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Current time:0:00Total duration:10:28

Video transcript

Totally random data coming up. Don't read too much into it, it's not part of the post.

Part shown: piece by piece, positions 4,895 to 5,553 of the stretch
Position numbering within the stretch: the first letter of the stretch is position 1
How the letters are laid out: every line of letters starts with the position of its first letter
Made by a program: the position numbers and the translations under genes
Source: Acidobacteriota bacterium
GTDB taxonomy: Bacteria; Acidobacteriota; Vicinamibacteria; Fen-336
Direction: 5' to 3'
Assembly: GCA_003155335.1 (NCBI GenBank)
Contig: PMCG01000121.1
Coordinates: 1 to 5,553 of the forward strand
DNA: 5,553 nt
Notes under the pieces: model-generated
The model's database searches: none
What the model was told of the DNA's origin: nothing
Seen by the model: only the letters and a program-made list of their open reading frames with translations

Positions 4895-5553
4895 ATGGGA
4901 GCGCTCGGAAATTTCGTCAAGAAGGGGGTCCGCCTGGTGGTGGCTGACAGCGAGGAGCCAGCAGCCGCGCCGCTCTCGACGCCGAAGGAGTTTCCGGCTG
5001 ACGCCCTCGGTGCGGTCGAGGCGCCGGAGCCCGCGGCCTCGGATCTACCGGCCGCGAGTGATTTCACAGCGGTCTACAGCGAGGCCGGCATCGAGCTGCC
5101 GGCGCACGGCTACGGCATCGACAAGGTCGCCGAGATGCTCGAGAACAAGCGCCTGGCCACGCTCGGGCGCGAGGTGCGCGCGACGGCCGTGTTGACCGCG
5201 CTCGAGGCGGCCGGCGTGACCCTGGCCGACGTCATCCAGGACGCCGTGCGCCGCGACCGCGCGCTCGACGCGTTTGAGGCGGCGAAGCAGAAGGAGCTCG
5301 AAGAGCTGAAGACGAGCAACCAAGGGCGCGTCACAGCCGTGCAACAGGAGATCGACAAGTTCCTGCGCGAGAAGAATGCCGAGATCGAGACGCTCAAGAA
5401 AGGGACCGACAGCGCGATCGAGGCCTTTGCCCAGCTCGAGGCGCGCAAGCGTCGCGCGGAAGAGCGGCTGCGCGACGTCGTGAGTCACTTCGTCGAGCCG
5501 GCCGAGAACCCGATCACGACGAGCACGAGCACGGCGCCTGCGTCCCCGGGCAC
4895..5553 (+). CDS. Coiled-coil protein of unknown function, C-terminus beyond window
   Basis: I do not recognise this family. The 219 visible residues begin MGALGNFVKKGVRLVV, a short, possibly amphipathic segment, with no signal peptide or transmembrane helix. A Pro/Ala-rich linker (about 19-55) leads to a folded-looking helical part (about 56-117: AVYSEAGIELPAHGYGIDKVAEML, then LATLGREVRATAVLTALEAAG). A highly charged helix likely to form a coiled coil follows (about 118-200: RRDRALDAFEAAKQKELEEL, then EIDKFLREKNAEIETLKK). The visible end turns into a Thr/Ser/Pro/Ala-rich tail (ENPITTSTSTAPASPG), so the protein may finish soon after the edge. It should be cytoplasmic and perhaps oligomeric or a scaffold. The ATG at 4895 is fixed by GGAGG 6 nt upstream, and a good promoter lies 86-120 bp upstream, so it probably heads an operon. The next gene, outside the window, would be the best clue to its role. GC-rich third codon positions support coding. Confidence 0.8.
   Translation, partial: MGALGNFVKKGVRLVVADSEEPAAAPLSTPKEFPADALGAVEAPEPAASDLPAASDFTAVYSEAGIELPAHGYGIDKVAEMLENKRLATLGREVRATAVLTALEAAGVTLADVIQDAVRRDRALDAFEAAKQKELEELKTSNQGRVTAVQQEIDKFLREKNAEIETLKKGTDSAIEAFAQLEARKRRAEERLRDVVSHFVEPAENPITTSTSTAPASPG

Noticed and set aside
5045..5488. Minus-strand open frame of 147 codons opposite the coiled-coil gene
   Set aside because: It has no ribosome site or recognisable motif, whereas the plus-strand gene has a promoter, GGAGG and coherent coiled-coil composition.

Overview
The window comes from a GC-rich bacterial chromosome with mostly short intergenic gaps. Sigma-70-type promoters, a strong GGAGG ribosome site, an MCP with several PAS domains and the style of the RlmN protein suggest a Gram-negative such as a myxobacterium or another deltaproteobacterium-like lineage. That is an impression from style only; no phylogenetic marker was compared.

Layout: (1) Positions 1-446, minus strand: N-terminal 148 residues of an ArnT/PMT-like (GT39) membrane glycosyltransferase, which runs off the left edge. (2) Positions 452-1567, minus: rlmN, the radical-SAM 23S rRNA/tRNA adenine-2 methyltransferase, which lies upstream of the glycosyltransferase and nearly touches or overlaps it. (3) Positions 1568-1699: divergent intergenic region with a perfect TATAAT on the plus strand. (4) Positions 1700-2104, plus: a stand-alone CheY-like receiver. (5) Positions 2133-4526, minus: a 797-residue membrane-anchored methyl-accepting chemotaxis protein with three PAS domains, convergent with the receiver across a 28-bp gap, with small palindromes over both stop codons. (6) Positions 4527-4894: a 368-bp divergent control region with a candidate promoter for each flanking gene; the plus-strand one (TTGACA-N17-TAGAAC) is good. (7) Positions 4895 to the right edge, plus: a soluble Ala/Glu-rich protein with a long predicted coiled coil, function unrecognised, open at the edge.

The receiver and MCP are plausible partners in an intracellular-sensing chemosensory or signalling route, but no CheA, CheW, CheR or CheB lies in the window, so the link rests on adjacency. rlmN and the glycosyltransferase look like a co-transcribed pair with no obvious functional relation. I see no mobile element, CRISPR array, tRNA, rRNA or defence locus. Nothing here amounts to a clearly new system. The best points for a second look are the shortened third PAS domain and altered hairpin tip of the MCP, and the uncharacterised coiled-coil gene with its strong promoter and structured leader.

in this video we're going to talk about the structure of the eye and we're going to do that by drawing a cross sectional diagram of the eyeball the first thing we're going to draw is the white part of the eye which is known as the sclera so I'm just drawing that in and I'm labeling sclera and the sclera is a thick fibrous tissue that basically forms the substance of the eyeball so the white part of the eye is the sclera and it serves to protect the eye and it also serves as an attachment point for muscles so that you can move your eyeball around when you're looking at different things so this white part is the sclera the next thing we're going to look at so let's imagine that this is the front of the eyeball and this is the back of the eyeball so when you're looking at somebody you're looking at them this way so the first thing you look at is something known as the cornea so the cornea is actually transparent so you can't see it but it basically serves to protect the front of the eye and it also serves to bend light just a little bit so let me label this cornea so the cornea is actually protected it's really sensitive to has to be protected by a thin layer of cells so it's a thin layer of epithelial cells and it is known as the conjunct t-bot so this thin layer of epithelial cells protects the cornea from friction so when you rub your eyeball you don't scratch your cornea and that's because you're actually it's actually protected by the conduct key but also helps moisturize the cornea and protects it from dust and debris so that the cornea is protected so when you're looking at somebody in when you're looking at someone's eye you look at the cornea and the next thing you actually look at you can't even see is the aqueous food or so inside the cornea imagine over here is basically it's a chamber and it's filled with a fluid and that fluid is known as the aqueous aqueous kina so the aqueous humor is basically just water and salt and in form it fills in this terior Chamber VI so human each chamber it uses water suits the water chamber the anterior chamber of the eye so the next thing that you would see so let's imagine a light ray comes in as I mentioned the cornea kind of bends the light ray just a little bit the next thing this light ray would hit would be the lens so the lens is back here so by convex lens which means that it's actually just it's curved on both ends and so when the light ray hits the lens it bends a little bit more so it'll bend a little bit more and the lens actually can change shape so can either get thinner or thicker depending on whether an object is nearby or far away and so the thing that actually makes the lens thinner or thicker is known as the ciliary body and the ciliary body is composed of a few things the first are these ligaments that are connected to the lens and they're known as dispensary suspensory ligaments and these suspensory ligaments are connected to the lens and they're also connected to these ciliary muscles so ciliary muscle it's on both sides of the lens and the ciliary muscle nough suspensory ligaments I change the shape of the lens and they form this bigger structure known as the ciliary body which also secretes this aqueous humor over here so the cornea bends the light and the lens bends it a little bit further and what's interesting is when you dive underwater you everything becomes really blurry and the reason is when light is emitted so let's just draw the Sun over here happy Sun so when the Sun emits a light ray it actually comes in and it's passing the air normally and when it hits the cornea gets bent to certain about but when you're underwater the air is replaced by water and so the light ray actually gets bent a slightly different amount so let's say this is how much we get back if there was air outside and this is how much it gets that one there's water and so that's why everything's a little bit blurry because the light rays are converging where they should be so when you wear goggles when you're under water so let's imagine that you're wearing goggles underwater what the goggles serve to do is they add a little layer of air in front of the cornea so that when the light hits the cornea it bends the correct amount instead of bending this abnormal amount which normally would if there's water right outside here so the next thing that we want to look at is something known as the iris and so the iris is actually the part of the eye that is colored so if somebody has blue eyes or if they have green eyes that's because the iris is pigmented differently so the iris is actually two different muscles that contract and expand and when they can track and expand the size of the hole right here it actually gets bigger and smaller and so this is let me just label the iris and this hole is known as the people label that so I know there are a lot of words but just bear with me they should all make sense after we've drawn the entire diagram so the pupil is this just a term for the hole that is controlled by this the size of the hole is controlled by the iris and so the whether the if it's really dark outside you want the hole to be really big that's so that you can get the maximum amount of light rays entering the back of the eye when it's really bright outside you want the iris to contract so that the pupil constricts and there's less light entering the eye so that you can actually focus in on what you're looking at um so the light weight hits the lens and gets bent and now it's passing through something known as the vitreous treatment so the vitreous humor kind of makes up this posterior chamber the eye services from here to here is the anterior chamber and from here to the back of the eyes the posterior chamber of the eye and the posterior chamber has discomposed to the vitreous humour so humor means chamber and vitreous is a jelly-like substance within the posterior chamber so it's employees of water and some salt and some protein and their main protein is albumin this part of the and this part of the iron so the vitreous humor helps to spend the lens in place and it also provides some structure for the so that the eye doesn't just collapse in on itself so it's also transparent so the light is able to display right through so once the light ray comes to the towards the back of the eye it will hit the structure known as the red man so the renter kind of coats the entire back of the eyeball towards the entire back of the eyeball and so the Rena is composed of a bunch of different cells known as photoreceptors that actually take this light ray and convert convert it into a neural impulse that the brain can understand and so the retina is tinted red it's a reddish in color and that's why when I you take a photo of someone at night and the flash goes off and what happens is the flash goes off and the light ray enters the back of the eye and actually bounces off of the retina and gets picked up by the camera so it causes something known as the red-eye effect and some cameras actually have a something that reduces the redeye a redeye reduction feature and so what happens there is you have two flashes that go up the first flash simply serves to constrict the iris so that the people actually get smaller and then the second flash goes off and when the second flash goes off to actually take the photo that people is a lot smaller so there's less light actually getting reflected off of the retina so it reduces the red-eye effect so the retina sends fibers through the back of the eye so that the fibers can actually go to the brain and these fibers form something known as the optic nerve so this is the optic nerve and when you label this retina so the retina sends fibers through the optic nerve which goes to the brain and then you're able to make sense of what you're looking at so the next thing that we want to talk about the next structure is just inside of the retina and it see just like this it's a membrane known as the choroid and the corn is basically a network of blood vessels that nourishes the retinal cells and nourishes other cells within the eye so there's little kind of blood vessels that come off of the Korowai that nourish all the cells on in the retina and other parts of the eye and so the cord is also pigmented lack so that's why when you look at somebody's eye if you look you the people it's actually really dark it's black and that's because you're looking at the coid which is actually pigmented black and in other species like cats there's they don't have thickness so the cords actually shine in what that serves to do is it gives them better night vision so you can imagine a light ray coming in turn off to the side over here and in humans if that slight Ray wasn't absorbed by the retina it would be absorbed by the quarry because corn is black and black absorbs light but in cats it's shiny so the light ray would actually reflect off the choroid and hit the retina again and be absorbed by the retina so it gets two chances to absorb the light ray and actually enhances night vision and other and as a cat for example so the cord is this network of blood vessels and it's pigments is black and I just wanted to point out one more feature of the retina there's a little dimple over here and this dimple is filled with cones and these cones actually allow you to see in really rich detail or rich amount of detail when you're looking at something that's known as the fovea and the fovea is actually in the very center of a broader region known as the macula so the macula is just a anatomical name for a particular region of the eye and the very center of the macula is the fovea which is rich in cones and lets you see in really high levels of detail these are all the structures of the eye